Title: Martin Luther: The Man Who Rediscovered God and Changed the World
Author: Eric Metaxas
Rating: 4 of 5
The introduction to this book boldly claims that “much of what the world has come to ‘know’ about [Martin Luther] is fiction” and “sloppy glosses on the actual facts.” So does this volume illuminate for us the One True Luther as he has never been revealed before? Well…it is certainly a good biography that provides a lot of historical detail, but I don’t think it is anything groundbreaking. Like any biography, it has its strengths and weaknesses.
Metaxas’ strength is in describing the historical events. When it comes to the timing of occurrences, the words that were spoken/written, the people who were involved, the settings, etc. there are no “sloppy glosses” here. He usually shows sound historical research to back up his descriptions. However, he does occasionally indulge in speculation in what seems to be an unnecessary effort to suck the grandeur out of the best-known events (e.g. Maybe the 95 Theses was posted a couple weeks after October 31 by the church custodian and Maybe it was stuck up with paste instead of nails and Maybe Luther’s “Tower/Cloaca conversion experience” took place while he was sh*tting on the toilet…and, yes, he did use that word repeatedly).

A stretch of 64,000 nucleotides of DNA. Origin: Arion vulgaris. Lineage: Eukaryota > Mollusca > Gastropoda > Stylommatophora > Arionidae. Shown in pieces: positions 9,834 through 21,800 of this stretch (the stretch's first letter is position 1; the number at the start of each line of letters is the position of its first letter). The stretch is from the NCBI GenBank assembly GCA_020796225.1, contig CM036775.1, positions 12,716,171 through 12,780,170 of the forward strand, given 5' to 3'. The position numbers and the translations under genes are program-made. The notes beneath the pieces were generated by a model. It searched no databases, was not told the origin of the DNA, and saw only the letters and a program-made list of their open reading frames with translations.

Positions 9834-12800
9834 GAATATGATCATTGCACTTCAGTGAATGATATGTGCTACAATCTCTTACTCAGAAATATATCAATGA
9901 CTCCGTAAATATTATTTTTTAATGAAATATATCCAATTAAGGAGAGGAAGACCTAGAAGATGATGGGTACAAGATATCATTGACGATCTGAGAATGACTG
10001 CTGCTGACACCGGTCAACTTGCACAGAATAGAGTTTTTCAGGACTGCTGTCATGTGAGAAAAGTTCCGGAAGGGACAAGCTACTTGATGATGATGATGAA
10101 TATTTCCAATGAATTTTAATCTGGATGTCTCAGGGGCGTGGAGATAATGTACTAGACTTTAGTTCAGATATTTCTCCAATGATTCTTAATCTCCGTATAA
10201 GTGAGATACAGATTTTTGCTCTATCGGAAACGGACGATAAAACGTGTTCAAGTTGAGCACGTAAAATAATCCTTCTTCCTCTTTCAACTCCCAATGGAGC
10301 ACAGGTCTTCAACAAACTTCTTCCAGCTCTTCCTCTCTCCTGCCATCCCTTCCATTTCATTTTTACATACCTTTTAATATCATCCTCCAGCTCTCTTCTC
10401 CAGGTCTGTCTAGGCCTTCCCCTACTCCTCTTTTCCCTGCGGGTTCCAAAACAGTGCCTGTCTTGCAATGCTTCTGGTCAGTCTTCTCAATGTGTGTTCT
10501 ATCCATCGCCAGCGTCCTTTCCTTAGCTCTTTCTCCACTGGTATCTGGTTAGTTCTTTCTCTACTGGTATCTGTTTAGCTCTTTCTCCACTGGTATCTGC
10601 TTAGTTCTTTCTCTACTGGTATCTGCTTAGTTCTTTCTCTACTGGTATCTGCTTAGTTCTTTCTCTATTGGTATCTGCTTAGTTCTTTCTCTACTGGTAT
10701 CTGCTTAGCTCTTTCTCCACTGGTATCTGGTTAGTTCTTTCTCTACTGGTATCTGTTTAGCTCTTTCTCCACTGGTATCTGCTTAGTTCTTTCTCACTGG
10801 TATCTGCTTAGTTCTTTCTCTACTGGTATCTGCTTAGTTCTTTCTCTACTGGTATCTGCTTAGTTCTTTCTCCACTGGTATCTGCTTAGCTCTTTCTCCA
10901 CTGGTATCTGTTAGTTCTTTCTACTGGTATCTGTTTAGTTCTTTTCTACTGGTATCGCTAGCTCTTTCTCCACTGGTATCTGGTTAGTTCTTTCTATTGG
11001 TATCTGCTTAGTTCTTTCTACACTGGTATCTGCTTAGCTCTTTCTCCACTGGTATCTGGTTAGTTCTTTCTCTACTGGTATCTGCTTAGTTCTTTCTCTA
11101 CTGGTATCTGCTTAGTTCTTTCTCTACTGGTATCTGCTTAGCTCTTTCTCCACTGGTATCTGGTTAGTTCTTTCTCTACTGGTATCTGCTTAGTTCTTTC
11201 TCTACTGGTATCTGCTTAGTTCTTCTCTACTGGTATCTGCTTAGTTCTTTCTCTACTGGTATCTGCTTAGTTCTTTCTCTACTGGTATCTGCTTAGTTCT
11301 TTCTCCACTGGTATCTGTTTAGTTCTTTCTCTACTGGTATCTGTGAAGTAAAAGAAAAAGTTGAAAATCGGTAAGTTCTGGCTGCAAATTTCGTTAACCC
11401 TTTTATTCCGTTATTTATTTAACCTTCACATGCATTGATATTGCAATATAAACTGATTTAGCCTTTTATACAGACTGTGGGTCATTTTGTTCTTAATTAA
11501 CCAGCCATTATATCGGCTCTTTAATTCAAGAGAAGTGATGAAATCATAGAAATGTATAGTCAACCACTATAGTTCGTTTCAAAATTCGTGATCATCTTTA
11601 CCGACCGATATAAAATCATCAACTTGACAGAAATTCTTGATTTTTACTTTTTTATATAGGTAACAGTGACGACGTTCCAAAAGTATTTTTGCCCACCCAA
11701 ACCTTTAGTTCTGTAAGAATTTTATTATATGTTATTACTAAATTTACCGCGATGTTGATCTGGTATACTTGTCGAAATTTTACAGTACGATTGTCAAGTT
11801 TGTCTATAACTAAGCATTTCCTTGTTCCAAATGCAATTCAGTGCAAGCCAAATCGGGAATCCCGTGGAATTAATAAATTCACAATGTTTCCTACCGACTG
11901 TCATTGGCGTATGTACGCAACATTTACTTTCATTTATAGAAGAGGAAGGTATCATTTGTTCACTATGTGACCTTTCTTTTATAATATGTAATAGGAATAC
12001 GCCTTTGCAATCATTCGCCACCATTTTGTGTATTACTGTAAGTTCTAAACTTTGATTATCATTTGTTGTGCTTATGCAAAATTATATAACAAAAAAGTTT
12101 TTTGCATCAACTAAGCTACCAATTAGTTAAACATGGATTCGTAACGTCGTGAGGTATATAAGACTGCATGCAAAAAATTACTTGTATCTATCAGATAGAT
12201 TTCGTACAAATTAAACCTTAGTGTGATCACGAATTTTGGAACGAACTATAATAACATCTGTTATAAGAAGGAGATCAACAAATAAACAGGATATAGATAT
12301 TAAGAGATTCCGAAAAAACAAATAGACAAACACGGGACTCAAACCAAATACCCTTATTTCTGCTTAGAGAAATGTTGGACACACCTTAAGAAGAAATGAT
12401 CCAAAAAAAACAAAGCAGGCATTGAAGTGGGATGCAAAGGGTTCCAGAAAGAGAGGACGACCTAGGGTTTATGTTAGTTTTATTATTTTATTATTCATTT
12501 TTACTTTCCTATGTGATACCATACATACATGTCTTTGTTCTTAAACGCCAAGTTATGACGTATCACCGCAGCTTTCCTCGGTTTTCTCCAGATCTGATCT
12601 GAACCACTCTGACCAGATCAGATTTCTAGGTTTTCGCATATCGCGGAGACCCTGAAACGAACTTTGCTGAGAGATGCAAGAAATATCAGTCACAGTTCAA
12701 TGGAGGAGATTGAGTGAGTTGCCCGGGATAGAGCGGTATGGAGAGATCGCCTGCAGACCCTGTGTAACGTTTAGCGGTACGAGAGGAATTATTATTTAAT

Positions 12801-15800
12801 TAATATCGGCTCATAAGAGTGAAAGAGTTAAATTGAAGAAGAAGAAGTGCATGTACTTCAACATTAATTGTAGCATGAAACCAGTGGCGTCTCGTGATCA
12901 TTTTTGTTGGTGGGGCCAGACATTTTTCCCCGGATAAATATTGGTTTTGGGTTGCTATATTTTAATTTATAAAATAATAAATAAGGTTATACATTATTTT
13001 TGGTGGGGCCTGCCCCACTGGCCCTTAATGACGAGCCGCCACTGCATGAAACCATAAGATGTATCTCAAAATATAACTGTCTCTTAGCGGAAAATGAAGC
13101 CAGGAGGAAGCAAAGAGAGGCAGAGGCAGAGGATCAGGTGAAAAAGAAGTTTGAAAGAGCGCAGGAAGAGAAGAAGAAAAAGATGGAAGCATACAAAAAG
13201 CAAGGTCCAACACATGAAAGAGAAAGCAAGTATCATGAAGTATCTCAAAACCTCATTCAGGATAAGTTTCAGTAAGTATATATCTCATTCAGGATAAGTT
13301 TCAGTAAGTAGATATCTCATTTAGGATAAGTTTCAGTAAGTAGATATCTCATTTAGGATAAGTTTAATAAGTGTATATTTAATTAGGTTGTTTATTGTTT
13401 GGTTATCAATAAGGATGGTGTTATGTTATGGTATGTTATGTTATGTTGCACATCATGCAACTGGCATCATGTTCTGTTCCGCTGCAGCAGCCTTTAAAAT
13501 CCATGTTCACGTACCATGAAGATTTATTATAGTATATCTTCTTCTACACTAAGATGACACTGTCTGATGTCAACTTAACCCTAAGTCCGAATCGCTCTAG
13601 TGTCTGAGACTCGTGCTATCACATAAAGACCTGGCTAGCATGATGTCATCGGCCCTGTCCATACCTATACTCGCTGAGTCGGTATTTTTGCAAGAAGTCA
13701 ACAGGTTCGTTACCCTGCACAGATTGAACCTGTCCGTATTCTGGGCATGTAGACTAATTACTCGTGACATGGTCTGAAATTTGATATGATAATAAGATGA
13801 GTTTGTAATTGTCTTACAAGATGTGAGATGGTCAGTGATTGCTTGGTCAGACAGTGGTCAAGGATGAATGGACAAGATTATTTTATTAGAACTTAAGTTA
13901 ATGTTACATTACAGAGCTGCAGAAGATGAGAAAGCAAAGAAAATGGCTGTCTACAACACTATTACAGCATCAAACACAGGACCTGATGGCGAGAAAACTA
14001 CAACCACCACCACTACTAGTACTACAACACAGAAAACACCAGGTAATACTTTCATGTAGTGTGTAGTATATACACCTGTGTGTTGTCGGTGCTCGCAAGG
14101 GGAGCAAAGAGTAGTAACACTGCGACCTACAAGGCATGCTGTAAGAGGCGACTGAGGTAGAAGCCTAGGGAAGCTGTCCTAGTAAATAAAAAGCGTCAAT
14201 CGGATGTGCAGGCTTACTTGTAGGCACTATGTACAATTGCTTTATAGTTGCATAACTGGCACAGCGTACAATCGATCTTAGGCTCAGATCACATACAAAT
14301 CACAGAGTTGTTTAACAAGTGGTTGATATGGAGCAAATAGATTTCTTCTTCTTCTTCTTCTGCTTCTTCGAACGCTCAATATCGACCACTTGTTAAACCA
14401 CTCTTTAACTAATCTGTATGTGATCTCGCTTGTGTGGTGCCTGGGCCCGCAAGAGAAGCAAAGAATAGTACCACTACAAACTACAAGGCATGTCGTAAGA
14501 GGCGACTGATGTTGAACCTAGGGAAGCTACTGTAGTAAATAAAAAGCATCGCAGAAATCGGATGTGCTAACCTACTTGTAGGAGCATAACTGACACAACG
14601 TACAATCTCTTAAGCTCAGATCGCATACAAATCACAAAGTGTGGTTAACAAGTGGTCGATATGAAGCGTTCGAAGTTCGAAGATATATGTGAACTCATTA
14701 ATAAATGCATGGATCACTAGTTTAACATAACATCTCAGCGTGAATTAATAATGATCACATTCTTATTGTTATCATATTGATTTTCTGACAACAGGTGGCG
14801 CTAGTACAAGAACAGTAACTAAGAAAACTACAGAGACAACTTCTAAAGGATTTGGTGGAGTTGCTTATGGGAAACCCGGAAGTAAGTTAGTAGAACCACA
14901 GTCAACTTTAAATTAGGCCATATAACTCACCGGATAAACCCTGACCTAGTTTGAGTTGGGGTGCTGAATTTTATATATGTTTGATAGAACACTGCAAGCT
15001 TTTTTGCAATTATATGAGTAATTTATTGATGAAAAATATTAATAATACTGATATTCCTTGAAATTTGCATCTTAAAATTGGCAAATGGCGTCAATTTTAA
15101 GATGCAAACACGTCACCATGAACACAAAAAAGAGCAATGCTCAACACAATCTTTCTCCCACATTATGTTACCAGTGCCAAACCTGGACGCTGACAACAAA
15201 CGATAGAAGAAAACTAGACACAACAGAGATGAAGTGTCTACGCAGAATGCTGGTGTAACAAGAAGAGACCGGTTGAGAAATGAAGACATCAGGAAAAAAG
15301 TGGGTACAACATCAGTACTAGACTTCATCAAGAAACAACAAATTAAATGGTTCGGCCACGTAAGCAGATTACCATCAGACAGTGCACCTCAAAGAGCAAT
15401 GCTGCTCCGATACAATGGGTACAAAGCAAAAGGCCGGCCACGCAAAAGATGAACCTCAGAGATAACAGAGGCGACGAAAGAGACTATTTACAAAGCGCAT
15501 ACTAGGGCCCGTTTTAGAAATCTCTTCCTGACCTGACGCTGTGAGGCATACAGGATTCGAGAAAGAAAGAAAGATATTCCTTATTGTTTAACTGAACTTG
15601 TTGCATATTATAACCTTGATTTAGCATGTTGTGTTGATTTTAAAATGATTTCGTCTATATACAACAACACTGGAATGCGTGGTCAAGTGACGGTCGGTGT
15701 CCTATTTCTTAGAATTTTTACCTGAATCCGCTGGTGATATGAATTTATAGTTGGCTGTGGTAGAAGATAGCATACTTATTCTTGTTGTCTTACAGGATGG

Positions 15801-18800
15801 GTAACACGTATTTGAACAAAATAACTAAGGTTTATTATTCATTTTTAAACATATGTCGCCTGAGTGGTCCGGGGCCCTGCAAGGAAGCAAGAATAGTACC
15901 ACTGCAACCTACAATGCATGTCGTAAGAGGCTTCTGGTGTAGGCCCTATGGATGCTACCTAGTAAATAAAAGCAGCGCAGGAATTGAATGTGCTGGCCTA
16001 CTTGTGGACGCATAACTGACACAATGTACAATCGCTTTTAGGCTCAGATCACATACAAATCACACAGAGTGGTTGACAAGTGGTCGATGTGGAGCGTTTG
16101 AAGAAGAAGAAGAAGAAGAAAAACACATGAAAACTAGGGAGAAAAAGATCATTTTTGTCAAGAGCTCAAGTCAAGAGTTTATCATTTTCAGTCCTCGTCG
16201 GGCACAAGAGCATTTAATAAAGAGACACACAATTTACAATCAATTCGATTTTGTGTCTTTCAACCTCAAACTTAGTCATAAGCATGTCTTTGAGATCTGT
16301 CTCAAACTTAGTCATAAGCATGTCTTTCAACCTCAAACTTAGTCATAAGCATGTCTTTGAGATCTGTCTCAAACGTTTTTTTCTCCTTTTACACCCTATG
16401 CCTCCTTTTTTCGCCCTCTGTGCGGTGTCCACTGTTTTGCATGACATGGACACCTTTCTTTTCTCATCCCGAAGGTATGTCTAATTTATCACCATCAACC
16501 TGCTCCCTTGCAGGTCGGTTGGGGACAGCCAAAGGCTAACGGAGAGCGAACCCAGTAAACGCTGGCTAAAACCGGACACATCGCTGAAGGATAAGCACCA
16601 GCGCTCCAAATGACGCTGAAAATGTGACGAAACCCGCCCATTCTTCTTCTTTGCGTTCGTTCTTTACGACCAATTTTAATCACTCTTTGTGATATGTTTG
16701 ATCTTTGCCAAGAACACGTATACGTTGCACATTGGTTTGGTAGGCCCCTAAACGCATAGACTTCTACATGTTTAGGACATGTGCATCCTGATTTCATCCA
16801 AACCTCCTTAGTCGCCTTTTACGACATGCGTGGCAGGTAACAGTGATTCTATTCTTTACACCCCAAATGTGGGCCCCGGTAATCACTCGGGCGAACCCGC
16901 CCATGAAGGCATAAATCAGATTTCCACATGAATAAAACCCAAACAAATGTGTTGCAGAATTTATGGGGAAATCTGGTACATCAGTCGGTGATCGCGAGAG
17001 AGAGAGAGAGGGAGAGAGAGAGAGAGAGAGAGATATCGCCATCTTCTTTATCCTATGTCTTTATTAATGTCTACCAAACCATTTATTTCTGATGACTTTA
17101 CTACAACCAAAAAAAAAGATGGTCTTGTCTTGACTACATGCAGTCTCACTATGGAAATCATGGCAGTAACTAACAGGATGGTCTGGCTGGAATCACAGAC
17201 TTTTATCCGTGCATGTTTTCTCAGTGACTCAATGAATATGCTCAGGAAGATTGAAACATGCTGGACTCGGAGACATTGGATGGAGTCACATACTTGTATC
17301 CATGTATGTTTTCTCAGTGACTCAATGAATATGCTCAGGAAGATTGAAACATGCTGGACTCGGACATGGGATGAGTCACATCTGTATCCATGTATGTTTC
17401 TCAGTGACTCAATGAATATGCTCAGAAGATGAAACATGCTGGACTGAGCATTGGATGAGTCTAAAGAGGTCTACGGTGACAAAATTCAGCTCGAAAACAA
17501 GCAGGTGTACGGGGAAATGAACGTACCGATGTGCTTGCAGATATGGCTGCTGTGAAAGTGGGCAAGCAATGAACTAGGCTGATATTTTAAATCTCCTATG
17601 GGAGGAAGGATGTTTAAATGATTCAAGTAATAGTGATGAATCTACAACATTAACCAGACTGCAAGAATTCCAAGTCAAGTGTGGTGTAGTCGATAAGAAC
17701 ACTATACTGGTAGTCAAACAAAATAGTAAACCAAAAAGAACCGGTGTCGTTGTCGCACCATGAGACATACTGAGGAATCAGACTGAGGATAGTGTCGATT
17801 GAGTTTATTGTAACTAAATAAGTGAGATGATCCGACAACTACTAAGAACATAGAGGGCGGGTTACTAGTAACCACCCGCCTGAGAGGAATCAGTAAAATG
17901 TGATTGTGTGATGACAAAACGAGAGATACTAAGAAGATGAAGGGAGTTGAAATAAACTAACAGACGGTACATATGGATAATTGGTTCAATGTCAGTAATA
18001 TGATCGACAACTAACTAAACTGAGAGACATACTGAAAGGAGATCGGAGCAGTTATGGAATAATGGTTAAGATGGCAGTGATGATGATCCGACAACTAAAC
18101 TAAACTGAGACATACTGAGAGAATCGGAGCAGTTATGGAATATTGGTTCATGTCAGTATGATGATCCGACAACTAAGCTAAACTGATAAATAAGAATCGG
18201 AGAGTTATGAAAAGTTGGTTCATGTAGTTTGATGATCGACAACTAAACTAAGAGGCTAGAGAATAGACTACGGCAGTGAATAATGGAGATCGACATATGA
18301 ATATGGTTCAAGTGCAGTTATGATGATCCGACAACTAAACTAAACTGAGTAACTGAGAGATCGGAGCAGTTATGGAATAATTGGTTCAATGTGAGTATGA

The discussion of the theological and political issues involved was a little more hit-and-miss. Metaxas’ main takeaway throughout is that Luther unintentionally opened up the way for the modern pluralist understanding that people should be allowed to investigate spiritual truth themselves and draw their own conclusions and beliefs (whether right or wrong) without coercion.
He does discuss Luther’s developing theology on justification by faith alone, the sacraments, the relationship between church and state, etc., but it is largely subsumed into his freedom of conscience (or priesthood of the believer) emphasis and is not discussed with the level of detail you can find elsewhere (e.g. Here I Stand by Roland H. Bainton which I reviewed here). I found this a bit disappointing and possibly a bit misleading. Luther took great strides in acknowledging the Bible as the only authority for Christian faith and practice, but he did not advocate religious freedom or separation of church and state as we know it today (e.g. he agreed to the execution of peaceful Anabaptists who preached something different than the state church…which this book completely omits).
Overall, this is well worth reading for the rich historical detail even if the strong emphasis on pluralism and freedom of religion does feel a bit forced and Americanized.